Monday, 30 November 2015

A Mum's Guide To Dodgy Science: From Petri Dishes To People


Time for the second instalment of my "how to spot a dodgy science/health story" series. This one is more well known than Publication By Press Release and is one of the first questions to ask of any article claiming a new discovery kills, cures or otherwise alters your health:

Was this study done on humans like me?

All too often the answer to that question is no. The most notorious examples are probably the "Miracle Drug/Food Cures Cancer" headlines, where it turns out that the cancer being destroyed isn't in a person, it's just a bunch of cells in a dish. Certainly killing the contents of a petri dish may be an important first step in discovering a new treatment but the vast majority of stuff that can do that never makes it much further. Lots of things can kill cancer cells in a dish, domestic bleach works well, but I wouldn't recommend it as a medication.


Cartoon from the wonderful xkcd

But even if your new wonder drug does turn out to be safe, that doesn't mean it'll work in people. Firstly there is the issue of quantity. Cells can be given huge doses but humans might need to consume impossible amounts for it to do anything. Plus human beings are wonderfully, confusingly, unpredictably complex. Far more so than a single type of cell in a carefully controlled plastic environment. There are an almost infinite number of reasons why something that works "ex-vivo" (in the dish) will be a total flop in a full blown person.

It's not just cells in dishes that are the problem though. Moving on to whole animals isn't a guarantee things will work in humans. Fruit flies, Zebra fish and nematode worms are all popular "model organisms" but quite clearly very different to us. Even calling in our mammal cousins can't tell us everything.




I was reminded of this today when I read this particularly groan worthy story which claims that being born by Cesarean section could affect brain development. It draws this conclusion from a study done in mice and says that those mice born by C section showed increased brain cell death after birth and this may be linked to these mice having a different microbiome to those who got a good dose of mum's bugs on the way out.


(I'm not quite sure which is the most glaring error in this story, although the fact that the abstract it's based on says exactly the opposite, that cell death decreased not increased in the CS group, is probably a good place to start. I was seriously tempted to just write a whole blog pulling this story apart but I'm going to try to restrain myself and get back to the point....)

Fairly obviously mice aren't people. Laboratory mice definitely aren't the equivalent of a diverse human population. Neither the article or the abstract tell us what type of mice were used in this study but they were most likely one of many specifically bred laboratory strains with carefully selected and controlled characteristics. So something that is true in one strain of mice might not even be true of all of them.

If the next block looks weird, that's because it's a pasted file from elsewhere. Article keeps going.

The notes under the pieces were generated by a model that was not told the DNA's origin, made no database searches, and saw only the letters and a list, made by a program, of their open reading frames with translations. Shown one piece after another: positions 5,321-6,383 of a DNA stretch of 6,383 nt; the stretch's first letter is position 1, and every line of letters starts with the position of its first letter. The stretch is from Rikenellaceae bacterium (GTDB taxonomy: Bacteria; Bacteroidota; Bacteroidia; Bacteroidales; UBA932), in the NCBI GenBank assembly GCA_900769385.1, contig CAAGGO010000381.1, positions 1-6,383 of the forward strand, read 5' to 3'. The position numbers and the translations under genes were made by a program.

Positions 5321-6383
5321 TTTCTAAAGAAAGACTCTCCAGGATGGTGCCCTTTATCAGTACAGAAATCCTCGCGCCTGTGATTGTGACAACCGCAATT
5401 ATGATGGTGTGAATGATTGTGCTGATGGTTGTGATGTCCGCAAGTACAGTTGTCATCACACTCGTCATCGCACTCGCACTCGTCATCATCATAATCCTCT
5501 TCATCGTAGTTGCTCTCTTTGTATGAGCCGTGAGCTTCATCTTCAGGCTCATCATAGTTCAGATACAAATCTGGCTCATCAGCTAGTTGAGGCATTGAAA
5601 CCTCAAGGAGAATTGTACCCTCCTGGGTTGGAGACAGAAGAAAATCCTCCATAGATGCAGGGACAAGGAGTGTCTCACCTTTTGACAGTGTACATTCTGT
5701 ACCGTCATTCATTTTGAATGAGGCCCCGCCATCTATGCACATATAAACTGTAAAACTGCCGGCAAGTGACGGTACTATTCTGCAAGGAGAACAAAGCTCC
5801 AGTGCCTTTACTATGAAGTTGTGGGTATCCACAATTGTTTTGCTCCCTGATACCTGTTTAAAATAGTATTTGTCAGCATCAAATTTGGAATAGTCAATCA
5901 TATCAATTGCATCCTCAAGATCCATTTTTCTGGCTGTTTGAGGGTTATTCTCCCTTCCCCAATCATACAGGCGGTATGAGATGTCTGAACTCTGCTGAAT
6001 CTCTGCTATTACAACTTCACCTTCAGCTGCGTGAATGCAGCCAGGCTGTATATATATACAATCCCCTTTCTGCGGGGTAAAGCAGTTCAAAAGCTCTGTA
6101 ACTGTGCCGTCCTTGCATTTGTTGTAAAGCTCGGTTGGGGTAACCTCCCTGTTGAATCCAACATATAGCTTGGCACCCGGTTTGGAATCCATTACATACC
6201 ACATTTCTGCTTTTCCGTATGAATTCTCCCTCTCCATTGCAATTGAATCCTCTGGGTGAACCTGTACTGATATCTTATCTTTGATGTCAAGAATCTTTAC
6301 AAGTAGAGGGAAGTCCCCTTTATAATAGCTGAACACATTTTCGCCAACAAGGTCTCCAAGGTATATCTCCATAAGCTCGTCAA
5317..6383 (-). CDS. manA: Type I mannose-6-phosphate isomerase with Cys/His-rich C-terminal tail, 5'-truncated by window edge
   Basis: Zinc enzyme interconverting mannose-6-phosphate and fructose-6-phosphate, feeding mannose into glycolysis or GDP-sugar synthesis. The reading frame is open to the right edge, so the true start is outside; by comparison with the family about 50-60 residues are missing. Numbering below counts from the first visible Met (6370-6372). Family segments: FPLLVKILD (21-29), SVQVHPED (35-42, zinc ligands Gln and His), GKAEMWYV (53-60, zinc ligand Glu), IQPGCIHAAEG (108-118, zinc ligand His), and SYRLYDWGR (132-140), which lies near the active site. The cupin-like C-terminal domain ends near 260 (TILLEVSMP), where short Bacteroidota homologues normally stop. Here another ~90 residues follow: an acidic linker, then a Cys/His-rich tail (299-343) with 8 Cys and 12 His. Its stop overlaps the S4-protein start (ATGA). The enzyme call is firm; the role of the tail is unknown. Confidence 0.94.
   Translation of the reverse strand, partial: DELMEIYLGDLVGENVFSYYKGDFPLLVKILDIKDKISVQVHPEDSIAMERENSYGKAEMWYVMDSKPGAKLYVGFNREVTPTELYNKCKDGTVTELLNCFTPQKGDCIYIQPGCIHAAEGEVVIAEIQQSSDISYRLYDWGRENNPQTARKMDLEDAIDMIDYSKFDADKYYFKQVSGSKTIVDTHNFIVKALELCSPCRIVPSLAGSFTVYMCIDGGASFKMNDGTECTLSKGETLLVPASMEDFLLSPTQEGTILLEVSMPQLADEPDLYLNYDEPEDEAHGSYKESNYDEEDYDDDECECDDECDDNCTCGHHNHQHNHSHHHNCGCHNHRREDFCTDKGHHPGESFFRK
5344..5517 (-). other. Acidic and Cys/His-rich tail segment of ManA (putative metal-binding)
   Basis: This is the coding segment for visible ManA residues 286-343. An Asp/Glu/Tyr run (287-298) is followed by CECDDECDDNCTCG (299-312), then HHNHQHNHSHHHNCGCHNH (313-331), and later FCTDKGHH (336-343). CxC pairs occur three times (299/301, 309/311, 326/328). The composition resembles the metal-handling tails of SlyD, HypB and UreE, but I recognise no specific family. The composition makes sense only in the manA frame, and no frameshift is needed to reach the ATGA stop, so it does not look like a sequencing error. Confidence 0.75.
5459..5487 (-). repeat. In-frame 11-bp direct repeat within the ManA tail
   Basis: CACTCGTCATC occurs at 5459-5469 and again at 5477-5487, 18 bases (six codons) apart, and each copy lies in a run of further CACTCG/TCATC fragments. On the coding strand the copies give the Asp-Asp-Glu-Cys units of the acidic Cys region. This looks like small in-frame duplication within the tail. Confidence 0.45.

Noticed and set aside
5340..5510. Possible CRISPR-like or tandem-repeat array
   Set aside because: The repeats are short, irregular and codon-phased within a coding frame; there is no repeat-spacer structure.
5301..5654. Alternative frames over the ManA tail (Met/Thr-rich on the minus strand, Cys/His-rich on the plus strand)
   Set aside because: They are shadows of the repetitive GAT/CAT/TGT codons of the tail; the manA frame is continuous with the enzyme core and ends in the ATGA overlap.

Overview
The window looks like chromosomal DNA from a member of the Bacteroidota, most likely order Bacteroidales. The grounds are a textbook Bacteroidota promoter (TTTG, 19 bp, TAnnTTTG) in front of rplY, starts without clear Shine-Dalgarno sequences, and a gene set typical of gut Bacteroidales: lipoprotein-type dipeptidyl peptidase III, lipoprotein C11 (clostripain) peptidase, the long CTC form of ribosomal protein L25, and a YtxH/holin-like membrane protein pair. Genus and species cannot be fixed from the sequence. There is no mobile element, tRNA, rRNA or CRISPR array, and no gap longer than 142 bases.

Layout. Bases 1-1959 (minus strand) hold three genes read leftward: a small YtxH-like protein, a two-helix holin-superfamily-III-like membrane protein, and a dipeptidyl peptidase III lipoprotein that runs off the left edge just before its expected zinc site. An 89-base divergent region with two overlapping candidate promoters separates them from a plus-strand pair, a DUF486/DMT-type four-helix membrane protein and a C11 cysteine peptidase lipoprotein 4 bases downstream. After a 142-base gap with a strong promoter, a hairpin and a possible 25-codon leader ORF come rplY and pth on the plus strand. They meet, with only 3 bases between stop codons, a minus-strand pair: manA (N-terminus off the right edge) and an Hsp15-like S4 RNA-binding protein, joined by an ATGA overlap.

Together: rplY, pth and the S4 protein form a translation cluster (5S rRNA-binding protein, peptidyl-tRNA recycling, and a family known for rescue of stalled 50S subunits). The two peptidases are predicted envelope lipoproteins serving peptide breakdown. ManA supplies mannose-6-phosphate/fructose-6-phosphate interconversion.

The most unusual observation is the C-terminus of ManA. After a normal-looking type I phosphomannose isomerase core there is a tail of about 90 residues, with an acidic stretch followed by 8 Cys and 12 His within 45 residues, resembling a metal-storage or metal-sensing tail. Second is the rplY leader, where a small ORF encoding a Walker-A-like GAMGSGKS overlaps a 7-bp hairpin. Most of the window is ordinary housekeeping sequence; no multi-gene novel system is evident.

This becomes even more important when the story starts speculating about the involvement of the microbiome (the bacteria that live in and on an individual). Different strains of mice have different microbiomes. Even identical strains raised in different labs will vary thanks to diet, environment and how strictly they are isolated from other germs etc. The microbiome is a fascinating field for study and will probably open up a whole new world of information about our bodies, but at the moment it is very much in it's infancy. We can't even accurately identify all the bacteria that are there, never mind how they interact. So it's a whopping great Olympic triple jump of a leap to suggest that something seen in baby lab mice, which may or may not be linked to their microbiomes, can tell us anything about the affect of differing microbiomes in humans.





Oh and it gets worse. Even humans aren't always a good model for other humans. Especially if the humans that need medical treatment are female. Historically, far fewer women have been included in clinical trials. There are lots of diseases that affect men and women differently so treatments tested mostly on males don't always work as well or in the same way in females. Our bodies also change more and more often. Hormone levels change throughout life and even over the course of a month. If you're pregnant, forget it! Since the horrors of Thalidamide almost nothing gets tested on pregnant women, (although there are some calls to change this).

Then there are the confounding variables of culture, diet, geography etc. etc. These could be subtle, biological interactions or something more obvious: Say a study claims that eating Kale makes you healthier because people who eat loads of it have less heart disease - does that mean there is something miraculous in the green stuff or could it just be that, in the experiment, the people who ate lots of Kale all lived in communities where everyone had a great diet and was very physically active?


Salad, the bringer of joy and laughter (in stock photo land)


None of this is to say that we should throw up our hands and ignore all scientific advice. But if you're going to make an alteration to your life based on it, then it's worth checking how likely it is to apply to you as an individual. Cells in a petri dish or mice in a lab are interesting, and certainly useful in early research and safety testing, but they aren't as complex as you. other humans are more comparable but if they are a different sex and/or living a totally different lifestyle you might want to think about what else could be going on.